The Detroit Free Press describes the family atmosphere of the Corvette Racing Team.
CORVETTE CAMARADERIE: Championship team with Detroit ties is practically a family
July 21, 2006
BY MIKE BRUDENELL
FREE PRESS RACING WRITER
A Corvette C6.R races around a corner during the 24 Hours of Le Mans endurance race in June in France. (DAVID VINCENT/Associated Press)
Sometimes you come across a race team that seems too good to be true: crews and drivers who get along with manufacturers and sponsors, and, more importantly, each other.
In a sport in which winning is everything and second place is referred to as "first loser," the folks at Corvette Racing are a breath of fresh air.
Yes, they win, and win often, but from veteran lead driver Ron Fellows, who grew up in Windsor and Port Huron, to the Pratt & Miller people of New Hudson, who build the cars and support the team, there’s a special spirit and sense of purpose and belonging within the group.
They don’t make a habit of slamming each other, pointing fingers or demanding top-dog billing. They’re about as close to the perfect sports team as you can get, in an era when professional athletes and owners seem to enjoy making buffoons of themselves.
CR celebrated its GT1 class victory at the 24 Hours of Le Mans in June — its fifth such win since 1999 and third in a row — in Detroit with primary sponsor Compuware during a trophy presentation and parade downtown that culminated with a celebration Tuesday at GM World Headquarters at the Renaissance Center.
On Monday night, I had dinner with the team members, including most of the drivers, who’d flown into Detroit from across America to share a glass of champagne at the Rattlesnake Club.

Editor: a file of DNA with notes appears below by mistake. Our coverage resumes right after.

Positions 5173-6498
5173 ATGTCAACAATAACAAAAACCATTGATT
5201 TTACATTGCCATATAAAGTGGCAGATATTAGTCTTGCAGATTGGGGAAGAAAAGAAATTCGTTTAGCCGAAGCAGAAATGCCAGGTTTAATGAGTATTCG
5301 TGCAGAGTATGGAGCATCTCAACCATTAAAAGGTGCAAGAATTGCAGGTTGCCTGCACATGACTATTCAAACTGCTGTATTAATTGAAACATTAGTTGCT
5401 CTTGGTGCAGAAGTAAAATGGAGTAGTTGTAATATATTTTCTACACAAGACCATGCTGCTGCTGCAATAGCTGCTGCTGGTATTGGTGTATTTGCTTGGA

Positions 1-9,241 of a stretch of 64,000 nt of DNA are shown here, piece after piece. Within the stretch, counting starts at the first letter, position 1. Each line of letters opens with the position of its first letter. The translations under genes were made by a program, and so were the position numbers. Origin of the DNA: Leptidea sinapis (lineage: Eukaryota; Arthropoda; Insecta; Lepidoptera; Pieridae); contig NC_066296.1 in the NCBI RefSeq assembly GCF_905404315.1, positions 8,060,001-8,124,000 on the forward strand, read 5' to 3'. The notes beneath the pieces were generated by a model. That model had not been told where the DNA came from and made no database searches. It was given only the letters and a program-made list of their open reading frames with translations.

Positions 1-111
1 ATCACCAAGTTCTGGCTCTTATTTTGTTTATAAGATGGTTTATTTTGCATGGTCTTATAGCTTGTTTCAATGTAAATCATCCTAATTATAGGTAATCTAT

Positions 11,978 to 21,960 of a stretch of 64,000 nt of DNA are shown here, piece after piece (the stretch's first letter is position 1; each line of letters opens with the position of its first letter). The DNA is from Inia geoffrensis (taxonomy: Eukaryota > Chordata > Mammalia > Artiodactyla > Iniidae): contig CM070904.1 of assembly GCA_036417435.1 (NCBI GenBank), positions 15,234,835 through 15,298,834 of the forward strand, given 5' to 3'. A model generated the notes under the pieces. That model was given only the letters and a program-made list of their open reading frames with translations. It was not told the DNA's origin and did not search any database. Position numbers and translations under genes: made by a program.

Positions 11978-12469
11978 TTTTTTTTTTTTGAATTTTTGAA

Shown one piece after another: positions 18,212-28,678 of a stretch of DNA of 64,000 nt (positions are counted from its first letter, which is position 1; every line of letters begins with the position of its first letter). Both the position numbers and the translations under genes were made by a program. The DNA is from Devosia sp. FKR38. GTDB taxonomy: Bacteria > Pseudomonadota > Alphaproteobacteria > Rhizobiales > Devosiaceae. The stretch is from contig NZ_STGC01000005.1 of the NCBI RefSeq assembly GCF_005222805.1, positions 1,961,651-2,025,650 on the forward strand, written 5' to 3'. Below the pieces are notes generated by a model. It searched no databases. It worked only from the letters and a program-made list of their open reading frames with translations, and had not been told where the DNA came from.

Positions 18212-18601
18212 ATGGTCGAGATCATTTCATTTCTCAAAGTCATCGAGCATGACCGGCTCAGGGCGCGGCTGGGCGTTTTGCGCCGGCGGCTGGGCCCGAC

They’re not your everyday bunch of racers. They’re true stars who checked their egos at the front door and spent the evening laughing and having a good time.
Fellows, 46, could be the nicest race car driver out there. He’s also one of the fiercest competitors on the track, having shared cars with Dale Earnhardt and Dale Earnhardt Jr. in the 24 Hours of Daytona event.
He has raced in NASCAR in the past, and probably could get a ride anywhere, but he chose Corvette and GM Racing in the mid-1990s and has made a home with it.
Fellows, who now lives near Toronto, hopes to stay with the team another 10 years — "or at least until they find out how old I am," he joked.
"The Corvette is just a world-class sports car, and what we’ve accomplished on the world stage against Ferrari, Aston Martin and Lamborghini, among others, is unbelievable," Fellows said. "I’m very proud and honored to be part of it all."
Fellows visits Detroit at least once a month. His uncle lives here, and he enjoys watching the Red Wings, although he is a Toronto Maple Leafs season-ticket holder.
"I’m a lucky guy," Fellows said. "I feel a very strong bond with my fellow drivers and the Pratt & Miller guys. They’re a bunch I would have dinner with and ask to my house for the night. I’ve been around crews before that I wouldn’t have considered doing that."
Corvette Racing, which competes at Le Mans in France and in the American Le Mans Series boasts five other drivers who could write their own ticket at any racing organization: Oliver Gavin, Olivier Beretta, Johnny O’Connell, Max Papis and Denmark’s Jan Magnussen, a former Formula One driver.
Magnussen drove for (Jackie) Stewart Grand Prix in F1 in 1997-98. He was considered a future world champion — young, fearless and skilled. He left Stewart for sports car racing, joining Corvette Racing in 2004. Eating a piece of celebratory cake made by Rattlesnake owner and chef Jimmy Schmidt, Magnussen explained why.
"I didn’t like the politics of F1," he said. "Jackie (Stewart) was OK, but the rest, well?"
Magnussen now feels like he’s with a family at Corvette.
"I can relax, be myself and go racing," he said. "I love America and the people. I’m enjoying myself."
Corvette Racing’s family atmosphere that filled the Rattlesnake Club earlier this week probably was summed up best when drivers, Pratt & Miller members and GM executives, including Chevy general manager Ed Peper, stood as one to toast Doug Fehan, Corvette Racing’s program manager.
Fehan said later: "I think GM gets what we have here — a world-class car and road racing machine and a great group of people. It makes me proud to be part of this."
Contact MIKE BRUDENELL at 313-222-2115 or firstname.lastname@example.org.